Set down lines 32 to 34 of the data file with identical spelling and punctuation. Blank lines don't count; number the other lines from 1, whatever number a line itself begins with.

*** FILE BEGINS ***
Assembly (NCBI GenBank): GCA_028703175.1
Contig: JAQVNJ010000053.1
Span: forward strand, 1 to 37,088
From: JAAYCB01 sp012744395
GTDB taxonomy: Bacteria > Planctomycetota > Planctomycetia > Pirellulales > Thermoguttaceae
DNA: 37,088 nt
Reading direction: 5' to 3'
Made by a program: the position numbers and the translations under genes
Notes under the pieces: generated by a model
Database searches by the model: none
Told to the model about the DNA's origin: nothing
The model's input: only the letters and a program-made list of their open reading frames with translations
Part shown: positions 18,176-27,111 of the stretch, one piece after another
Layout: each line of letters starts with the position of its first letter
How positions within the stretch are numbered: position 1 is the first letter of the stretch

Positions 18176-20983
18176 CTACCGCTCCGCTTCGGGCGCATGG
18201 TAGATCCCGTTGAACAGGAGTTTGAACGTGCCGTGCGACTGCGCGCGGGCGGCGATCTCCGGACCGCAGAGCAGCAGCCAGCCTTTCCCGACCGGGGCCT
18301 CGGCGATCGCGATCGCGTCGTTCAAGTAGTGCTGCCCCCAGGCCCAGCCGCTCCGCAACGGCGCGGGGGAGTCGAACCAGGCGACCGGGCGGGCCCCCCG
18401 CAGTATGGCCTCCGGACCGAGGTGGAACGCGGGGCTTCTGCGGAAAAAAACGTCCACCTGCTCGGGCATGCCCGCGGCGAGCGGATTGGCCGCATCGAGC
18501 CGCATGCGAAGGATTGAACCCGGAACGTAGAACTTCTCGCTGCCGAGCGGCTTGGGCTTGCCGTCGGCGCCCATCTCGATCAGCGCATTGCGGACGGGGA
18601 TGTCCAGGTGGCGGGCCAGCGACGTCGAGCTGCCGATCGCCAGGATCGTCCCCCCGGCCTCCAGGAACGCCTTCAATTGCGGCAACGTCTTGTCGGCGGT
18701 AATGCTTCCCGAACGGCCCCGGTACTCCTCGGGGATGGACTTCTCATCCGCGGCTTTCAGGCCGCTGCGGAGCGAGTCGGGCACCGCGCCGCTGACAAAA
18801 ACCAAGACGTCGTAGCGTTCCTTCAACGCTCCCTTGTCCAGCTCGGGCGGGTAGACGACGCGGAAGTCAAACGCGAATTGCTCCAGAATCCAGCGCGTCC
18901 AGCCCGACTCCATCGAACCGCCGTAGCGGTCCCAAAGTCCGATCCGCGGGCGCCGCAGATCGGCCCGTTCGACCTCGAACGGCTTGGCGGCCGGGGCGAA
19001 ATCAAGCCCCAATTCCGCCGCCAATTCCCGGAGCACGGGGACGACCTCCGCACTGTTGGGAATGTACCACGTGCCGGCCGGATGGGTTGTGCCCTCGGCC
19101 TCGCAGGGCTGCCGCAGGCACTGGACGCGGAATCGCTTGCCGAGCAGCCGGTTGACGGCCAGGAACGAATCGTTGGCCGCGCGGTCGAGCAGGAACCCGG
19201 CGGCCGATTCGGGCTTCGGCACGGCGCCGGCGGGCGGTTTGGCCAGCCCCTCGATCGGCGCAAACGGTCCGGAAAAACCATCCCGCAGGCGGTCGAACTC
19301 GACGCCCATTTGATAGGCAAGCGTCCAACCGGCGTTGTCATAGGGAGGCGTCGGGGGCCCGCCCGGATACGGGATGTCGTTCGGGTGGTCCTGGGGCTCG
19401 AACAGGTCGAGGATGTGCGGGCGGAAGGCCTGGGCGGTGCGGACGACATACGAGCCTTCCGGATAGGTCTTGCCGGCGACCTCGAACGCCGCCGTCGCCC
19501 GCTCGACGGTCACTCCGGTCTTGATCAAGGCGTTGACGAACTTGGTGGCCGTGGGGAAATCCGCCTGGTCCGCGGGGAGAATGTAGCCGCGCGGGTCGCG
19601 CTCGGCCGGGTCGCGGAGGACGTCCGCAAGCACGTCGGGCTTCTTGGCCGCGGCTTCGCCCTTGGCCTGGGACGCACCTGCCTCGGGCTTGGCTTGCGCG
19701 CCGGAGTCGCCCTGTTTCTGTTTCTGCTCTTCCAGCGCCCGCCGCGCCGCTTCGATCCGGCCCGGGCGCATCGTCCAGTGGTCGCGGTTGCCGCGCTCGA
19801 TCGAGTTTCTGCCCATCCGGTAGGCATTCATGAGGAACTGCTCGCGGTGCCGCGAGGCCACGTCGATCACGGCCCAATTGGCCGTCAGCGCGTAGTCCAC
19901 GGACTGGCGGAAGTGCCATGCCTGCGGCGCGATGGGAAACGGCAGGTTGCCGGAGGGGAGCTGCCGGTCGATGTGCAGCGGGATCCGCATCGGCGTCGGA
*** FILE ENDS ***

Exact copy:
19601 CTCGGCCGGGTCGCGGAGGACGTCCGCAAGCACGTCGGGCTTCTTGGCCGCGGCTTCGCCCTTGGCCTGGGACGCACCTGCCTCGGGCTTGGCTTGCGCG
19701 CCGGAGTCGCCCTGTTTCTGTTTCTGCTCTTCCAGCGCCCGCCGCGCCGCTTCGATCCGGCCCGGGCGCATCGTCCAGTGGTCGCGGTTGCCGCGCTCGA
19801 TCGAGTTTCTGCCCATCCGGTAGGCATTCATGAGGAACTGCTCGCGGTGCCGCGAGGCCACGTCGATCACGGCCCAATTGGCCGTCAGCGCGTAGTCCAC